Pope calls on the Cypriot Church to welcome change and diversity with patience
In the first official address of his apostolic visit to Cyprus and Greece, Pope Francis addresses bishops, priests, men and women religious and catechists, urging them to be patient as they move forward in a spirit of brotherhood, forgiveness, mercy and openness. .
03 dec. 2021
Pope meets bishops, priests, religious and catechists in Nicosia
By Linda Bordoni
A âpatientâ church is the one that best suits the Cypriot reality, âa church that does not allow itself to be upset and disturbed by change, but calmly welcomes newness and discerns situations in the light of the Gospelâ.
This is the vision and encouragement of Pope Francis for the Catholic clergy, religious and catechists gathered in the Maronite Cathedral of Our Lady of Grace in Nicosia at the start of his apostolic visit to Cyprus.
Addressing the representatives of all the Catholic rites present in Cyprus – the Latin Rite, the Maronites and the Armenian Catholics – the Pope supported the richness of their diversity and urged them to persevere “without getting tired or discouraged”.
Among those who welcomed him were the Maronite Archbishop of Cyprus Selim Sfeir, the Maronite Patriarch of Antioch Bechara Boutros Rai and the Latin Patriarch of Jerusalem Pierbattista Pizzaballa.
Greeting the representatives of the Maronite Church, the Pope expressed his concern for the crises which are currently paralyzing Lebanon: âI am sensitive to the sufferings of a people tired and tried by violence and adversity. I carry in my prayer the desire for peace which rises from the heart of this country.
The patience of Saint Barnabas
Getting to the heart of his message, the Pope reflected on the legacy of the patron saint of Cyprus, Saint Barnabas, who, he said, was a man of faith and wisdom, whose attitude was that of the most great patience: âpatience to move forward; the patience to enter the lives of hitherto unknown individuals; the patience to accept what was new without rushing into judgment.
Barnabas, he continued, also had the patience of discernment, the patience to âstudyâ other cultures and traditions, the patience of accompaniment, demonstrated by the way he accompanied newcomers in the faith. by taking them by the hand and dialoguing with them.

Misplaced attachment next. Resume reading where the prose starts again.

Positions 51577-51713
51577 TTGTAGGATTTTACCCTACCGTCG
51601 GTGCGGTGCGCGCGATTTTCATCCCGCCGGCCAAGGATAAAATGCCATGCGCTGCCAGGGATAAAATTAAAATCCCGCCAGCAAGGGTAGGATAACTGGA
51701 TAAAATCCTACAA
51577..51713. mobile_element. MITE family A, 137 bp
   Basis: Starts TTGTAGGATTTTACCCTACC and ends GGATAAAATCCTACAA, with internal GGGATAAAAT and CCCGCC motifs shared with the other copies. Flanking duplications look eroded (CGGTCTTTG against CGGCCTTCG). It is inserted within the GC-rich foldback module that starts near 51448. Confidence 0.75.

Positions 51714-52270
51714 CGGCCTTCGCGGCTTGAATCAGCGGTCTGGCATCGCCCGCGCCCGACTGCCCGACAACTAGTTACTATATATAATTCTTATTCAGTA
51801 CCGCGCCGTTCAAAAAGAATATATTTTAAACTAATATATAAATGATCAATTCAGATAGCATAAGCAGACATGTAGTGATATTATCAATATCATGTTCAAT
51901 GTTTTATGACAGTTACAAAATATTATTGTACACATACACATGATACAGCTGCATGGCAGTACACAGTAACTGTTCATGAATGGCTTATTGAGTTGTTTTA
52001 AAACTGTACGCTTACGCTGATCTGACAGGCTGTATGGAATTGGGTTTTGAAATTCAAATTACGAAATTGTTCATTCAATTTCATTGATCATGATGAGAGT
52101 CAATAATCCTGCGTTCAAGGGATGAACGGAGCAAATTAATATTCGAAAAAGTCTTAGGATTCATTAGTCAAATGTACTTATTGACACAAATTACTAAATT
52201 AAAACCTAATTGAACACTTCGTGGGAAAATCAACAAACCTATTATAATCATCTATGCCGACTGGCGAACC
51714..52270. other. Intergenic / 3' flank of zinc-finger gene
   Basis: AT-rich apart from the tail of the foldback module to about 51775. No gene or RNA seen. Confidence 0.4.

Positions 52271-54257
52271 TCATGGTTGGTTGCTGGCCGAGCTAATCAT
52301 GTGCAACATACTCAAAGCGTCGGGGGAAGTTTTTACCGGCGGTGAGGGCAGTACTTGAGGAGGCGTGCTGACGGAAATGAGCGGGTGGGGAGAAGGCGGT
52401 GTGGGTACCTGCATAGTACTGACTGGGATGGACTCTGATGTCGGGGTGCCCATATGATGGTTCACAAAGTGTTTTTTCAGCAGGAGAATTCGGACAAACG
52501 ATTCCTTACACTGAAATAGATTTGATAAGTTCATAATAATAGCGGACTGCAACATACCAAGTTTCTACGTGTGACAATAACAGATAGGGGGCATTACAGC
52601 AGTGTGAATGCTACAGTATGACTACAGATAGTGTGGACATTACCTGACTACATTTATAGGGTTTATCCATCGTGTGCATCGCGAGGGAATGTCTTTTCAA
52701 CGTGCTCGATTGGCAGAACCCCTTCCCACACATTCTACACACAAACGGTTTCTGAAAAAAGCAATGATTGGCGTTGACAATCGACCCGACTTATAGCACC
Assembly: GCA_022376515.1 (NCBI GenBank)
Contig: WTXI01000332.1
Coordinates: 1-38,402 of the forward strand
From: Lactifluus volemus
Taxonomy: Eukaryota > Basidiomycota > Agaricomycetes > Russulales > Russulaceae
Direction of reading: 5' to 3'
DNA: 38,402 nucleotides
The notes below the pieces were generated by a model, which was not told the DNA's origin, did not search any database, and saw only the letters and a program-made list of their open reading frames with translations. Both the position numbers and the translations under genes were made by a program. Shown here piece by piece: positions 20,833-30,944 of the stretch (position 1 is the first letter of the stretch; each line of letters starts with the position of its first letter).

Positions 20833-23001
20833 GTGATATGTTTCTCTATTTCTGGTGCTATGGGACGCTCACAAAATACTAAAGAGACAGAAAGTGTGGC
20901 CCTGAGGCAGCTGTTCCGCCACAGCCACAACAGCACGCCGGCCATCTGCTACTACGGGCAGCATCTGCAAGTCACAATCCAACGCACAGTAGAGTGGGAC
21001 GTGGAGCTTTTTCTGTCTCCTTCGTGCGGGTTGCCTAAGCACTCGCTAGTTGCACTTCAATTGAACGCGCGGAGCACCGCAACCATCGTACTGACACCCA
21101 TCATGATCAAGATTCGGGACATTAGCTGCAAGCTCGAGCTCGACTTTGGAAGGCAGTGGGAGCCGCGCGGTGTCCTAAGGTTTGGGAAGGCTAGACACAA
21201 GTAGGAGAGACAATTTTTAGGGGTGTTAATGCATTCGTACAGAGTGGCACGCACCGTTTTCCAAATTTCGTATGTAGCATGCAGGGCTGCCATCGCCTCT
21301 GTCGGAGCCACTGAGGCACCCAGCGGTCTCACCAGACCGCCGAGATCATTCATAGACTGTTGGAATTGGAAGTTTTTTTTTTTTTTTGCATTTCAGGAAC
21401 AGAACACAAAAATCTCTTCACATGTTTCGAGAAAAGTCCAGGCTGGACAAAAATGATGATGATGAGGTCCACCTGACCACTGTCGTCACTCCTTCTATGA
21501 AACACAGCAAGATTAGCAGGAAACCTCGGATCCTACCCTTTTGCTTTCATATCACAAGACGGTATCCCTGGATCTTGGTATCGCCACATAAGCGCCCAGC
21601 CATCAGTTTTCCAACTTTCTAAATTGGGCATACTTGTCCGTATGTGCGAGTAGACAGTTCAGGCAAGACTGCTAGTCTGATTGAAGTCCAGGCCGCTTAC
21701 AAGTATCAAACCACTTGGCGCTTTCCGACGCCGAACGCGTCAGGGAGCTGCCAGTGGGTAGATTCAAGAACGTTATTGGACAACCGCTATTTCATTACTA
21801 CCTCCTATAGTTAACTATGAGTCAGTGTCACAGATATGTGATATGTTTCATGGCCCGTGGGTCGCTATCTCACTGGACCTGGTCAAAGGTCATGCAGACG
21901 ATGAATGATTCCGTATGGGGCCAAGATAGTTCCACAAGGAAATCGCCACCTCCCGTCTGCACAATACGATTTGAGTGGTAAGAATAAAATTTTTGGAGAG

The open arms of the Cypriot Church
Pope Francis encouraged those present to continue on this path, welcoming newness and discerning situations in the light of the Gospel.
He supported the work being done on the island which welcomes “new brothers and sisters arriving from other shores of the world”, leaving no one without his loving embrace.
A message for the Church throughout Europe
âIt is also an important message for the Church throughout Europe, marked by the crisis of faith. There is no point in being impulsive and tumultuous, nostalgic or quarrelsome; instead, we would do well to move forward, reading the signs of the times as well as the signs of the crisis, âhe said.
The Pope also called priests to be patient in proclaiming the Gospel to the next generation, and bishops to be patient in being close to their priests and meeting our brothers and sisters of other faiths.
He asked them to cultivate a culture of forgiveness and mercy and the ability to have open ears and hearts for different spiritual sensibilities, different ways of expressing faith, different cultures.
The Church, he said, “does not want to reduce everything to uniformity, but to integrate with patience.”
The need for a fraternal Church
Pope Francis then underlined the importance of Barnabas’ meeting with Paul of Tarsus, “an approach of friendship and sharing of life”. He urged those present to pick up on others’ stories, “taking the time to get to know them without labeling them, carrying them on our shoulders when they are tired or injured, as the Good Samaritan did.” It is fraternity, and that’s our second word.
He recalled the time when the two apostles, who had traveled together to evangelize the eastern Mediterranean region, had a disagreement and went their separate ways.
However, the Pope noted, although they had different ideas, there was no grudge between them: âThis is what fraternity in the Church means: we can discuss visions, sensibilities and ideas. ‘different ideas.
“We need a fraternal Church”, recalled the Holy Father, “which is an agent of fraternity in our world”, inviting us not to experience diversity as a threat to identity.
Brothers and sisters, all of us!
We are brothers and sisters loved by one Father, said the Pope, noting that the Church of Cyprus is immersed in the Mediterranean, âa sea rich in history, a sea which has been the cradle of many civilizations, a sea from where today many individuals, peoples and cultures from all parts of the world still arrive.
He concluded by urging them to remind everyone, and Europe as a whole, “that we must work together to build a future worthy of humanity, overcome divisions, tear down walls, dream and work for it. unity. We need to welcome and integrate each other, and to walk together as brothers and sisters, all of us!–Vatican News